In some cases, it is necessary to neck down a trace in order to route into a landing pad for a component. A necked trace (sometimes called neck-down) connects to a pad and runs at least 0.010” away from the pad before tapering out to the large trace width.

For controlled impedance traces, such as would be needed in high-speed designs, it is generally a bad idea to apply necking as this creates an impedance deviation. Instead, us thinner layers if you need to maintain a smaller width. Components for these designs will tend to have smaller landing pads anyways, so they will not need necking if the stackup and traces are sized properly.

PCB trace neck down

Placing and Orienting Your Components

With your preferred component types established, it is now time to decide how to efficiently place and orient those parts on your board. This process will have a large effect on how you utilize the available space on your board layout, and can be one of those most challenging steps in your design process. Below you will find specific recommendations on how to optimize your component placement to be both manufacturable and capable of meeting your specific design requirements.

Before going into the specifics of component placement and orientation, there are several general guidelines to keep in mind:

  • Orient components with I/Os and similar footprints in the same direction.
  • Try to place all your SMT components on the same side of the board, and all the through-hole components (if mixed) on the top side of the board.
  • When you have mixed technology components (SMT and PTH), manufacturers might require an extra solder process to place bottom components.
  • You should terminate all lands with only one trace.
  • When you specify a chip under a device, this can make inspections, rework, and test more difficult.
  • All components used on the wave solder side of an assembly should first be approved by your manufacturer for immersion in a solder bath.

With the information presented in this chapter, you are now well-equipped to begin your component placement and orientation process to meet fundamental manufacturability requirements. Now that your design is well on its way to completion, it is time to finalize the board layout process by configuring your test point requirements in the next chapter.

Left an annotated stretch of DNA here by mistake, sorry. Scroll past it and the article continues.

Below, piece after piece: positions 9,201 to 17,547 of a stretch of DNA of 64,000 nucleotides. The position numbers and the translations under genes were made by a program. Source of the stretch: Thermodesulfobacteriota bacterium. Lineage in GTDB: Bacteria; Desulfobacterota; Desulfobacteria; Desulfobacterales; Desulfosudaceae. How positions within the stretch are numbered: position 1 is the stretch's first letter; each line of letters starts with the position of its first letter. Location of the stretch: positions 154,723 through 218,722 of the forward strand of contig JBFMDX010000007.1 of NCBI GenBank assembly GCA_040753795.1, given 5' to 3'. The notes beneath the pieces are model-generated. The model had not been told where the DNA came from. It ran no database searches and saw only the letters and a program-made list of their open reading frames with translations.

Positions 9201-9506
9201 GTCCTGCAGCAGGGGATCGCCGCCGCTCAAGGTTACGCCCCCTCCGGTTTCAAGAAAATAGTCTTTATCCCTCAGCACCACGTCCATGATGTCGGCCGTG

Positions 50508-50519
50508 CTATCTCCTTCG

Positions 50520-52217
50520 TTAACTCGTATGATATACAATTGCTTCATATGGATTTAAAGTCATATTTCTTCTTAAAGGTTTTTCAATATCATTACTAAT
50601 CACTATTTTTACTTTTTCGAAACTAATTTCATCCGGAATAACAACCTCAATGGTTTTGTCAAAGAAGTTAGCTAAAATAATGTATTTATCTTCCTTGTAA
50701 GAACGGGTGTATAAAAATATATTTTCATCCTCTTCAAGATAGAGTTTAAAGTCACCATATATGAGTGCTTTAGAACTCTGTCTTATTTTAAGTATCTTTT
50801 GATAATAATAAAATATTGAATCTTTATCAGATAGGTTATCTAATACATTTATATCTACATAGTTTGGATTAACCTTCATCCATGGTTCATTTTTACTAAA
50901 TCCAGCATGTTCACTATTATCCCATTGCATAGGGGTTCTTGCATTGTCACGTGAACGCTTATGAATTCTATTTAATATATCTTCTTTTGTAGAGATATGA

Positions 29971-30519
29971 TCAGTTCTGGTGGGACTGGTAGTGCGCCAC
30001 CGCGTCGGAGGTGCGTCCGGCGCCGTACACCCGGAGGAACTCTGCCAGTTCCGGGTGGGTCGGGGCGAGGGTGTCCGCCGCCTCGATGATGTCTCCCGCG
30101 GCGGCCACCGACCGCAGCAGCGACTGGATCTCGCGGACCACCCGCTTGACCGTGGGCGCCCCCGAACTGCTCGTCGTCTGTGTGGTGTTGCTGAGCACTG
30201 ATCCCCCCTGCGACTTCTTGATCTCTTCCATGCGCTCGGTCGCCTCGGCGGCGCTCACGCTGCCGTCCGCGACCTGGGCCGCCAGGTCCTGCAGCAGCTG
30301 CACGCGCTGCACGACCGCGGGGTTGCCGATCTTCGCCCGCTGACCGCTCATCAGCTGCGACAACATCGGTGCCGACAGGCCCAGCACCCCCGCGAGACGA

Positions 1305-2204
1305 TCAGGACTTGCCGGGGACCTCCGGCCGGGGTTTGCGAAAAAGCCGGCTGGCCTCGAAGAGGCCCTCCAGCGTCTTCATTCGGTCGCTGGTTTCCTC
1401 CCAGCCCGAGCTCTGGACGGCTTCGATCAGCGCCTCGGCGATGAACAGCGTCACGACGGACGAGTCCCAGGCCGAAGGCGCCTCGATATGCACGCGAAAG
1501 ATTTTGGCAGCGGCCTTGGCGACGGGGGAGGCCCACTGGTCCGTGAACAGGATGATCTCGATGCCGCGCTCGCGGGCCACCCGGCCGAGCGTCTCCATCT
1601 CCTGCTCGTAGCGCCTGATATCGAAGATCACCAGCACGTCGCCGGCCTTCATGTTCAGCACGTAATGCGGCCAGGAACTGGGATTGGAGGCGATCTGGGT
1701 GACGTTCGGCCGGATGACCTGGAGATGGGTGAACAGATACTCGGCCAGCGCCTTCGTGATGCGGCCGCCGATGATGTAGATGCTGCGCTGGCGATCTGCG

When you're ready to start your design and you want to make sure you meet every DFM requirement for your PCB layout, use the design and layout features in Altium Designer®. Once your design is ready for a thorough design review and manufacturing, your team can share and collaborate in real time through the Altium 365™ platform. Design teams can use Altium 365 to share manufacturing data, project files, and design reviews through a secure cloud platform and in Altium Designer.

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About Author

About Author

Zachariah Peterson has an extensive technical background in academia and industry. He currently provides research, design, and marketing services to companies in the electronics industry. Prior to working in the PCB industry, he taught at Portland State University and conducted research on random laser theory, materials, and stability. His background in scientific research spans topics in nanoparticle lasers, electronic and optoelectronic semiconductor devices, environmental sensors, and stochastics. His work has been published in over a dozen peer-reviewed journals and conference proceedings, and he has written 1000+ technical blogs on PCB design for a number of companies. He is a member of IEEE Photonics Society, IEEE Electronics Packaging Society, American Physical Society, and the Printed Circuit Engineering Association (PCEA), and he previously served on the INCITS Quantum Computing Technical Advisory Committee.